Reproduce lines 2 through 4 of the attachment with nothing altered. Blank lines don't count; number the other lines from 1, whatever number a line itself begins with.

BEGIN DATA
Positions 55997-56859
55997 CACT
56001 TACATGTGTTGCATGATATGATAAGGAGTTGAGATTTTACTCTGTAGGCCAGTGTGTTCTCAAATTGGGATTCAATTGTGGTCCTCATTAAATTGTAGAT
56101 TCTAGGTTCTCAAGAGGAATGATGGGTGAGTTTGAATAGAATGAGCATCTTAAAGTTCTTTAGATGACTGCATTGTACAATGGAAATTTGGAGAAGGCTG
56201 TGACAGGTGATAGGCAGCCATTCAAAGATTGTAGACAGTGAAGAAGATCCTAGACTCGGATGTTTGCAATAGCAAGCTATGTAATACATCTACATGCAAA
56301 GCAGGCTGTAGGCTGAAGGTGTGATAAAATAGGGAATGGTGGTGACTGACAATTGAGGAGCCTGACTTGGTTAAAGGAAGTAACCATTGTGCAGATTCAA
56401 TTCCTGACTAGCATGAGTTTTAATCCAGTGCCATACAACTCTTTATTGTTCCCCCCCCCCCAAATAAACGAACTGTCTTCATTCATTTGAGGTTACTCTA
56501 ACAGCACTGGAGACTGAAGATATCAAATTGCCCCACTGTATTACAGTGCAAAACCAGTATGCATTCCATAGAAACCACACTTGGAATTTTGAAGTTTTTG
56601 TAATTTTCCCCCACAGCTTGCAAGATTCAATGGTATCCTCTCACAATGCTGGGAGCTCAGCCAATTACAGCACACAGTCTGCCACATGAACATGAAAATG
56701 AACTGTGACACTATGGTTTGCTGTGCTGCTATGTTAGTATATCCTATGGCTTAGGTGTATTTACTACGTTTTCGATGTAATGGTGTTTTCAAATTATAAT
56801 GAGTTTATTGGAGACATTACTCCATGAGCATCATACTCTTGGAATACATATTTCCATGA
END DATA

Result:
55997 CACT
56001 TACATGTGTTGCATGATATGATAAGGAGTTGAGATTTTACTCTGTAGGCCAGTGTGTTCTCAAATTGGGATTCAATTGTGGTCCTCATTAAATTGTAGAT
56101 TCTAGGTTCTCAAGAGGAATGATGGGTGAGTTTGAATAGAATGAGCATCTTAAAGTTCTTTAGATGACTGCATTGTACAATGGAAATTTGGAGAAGGCTG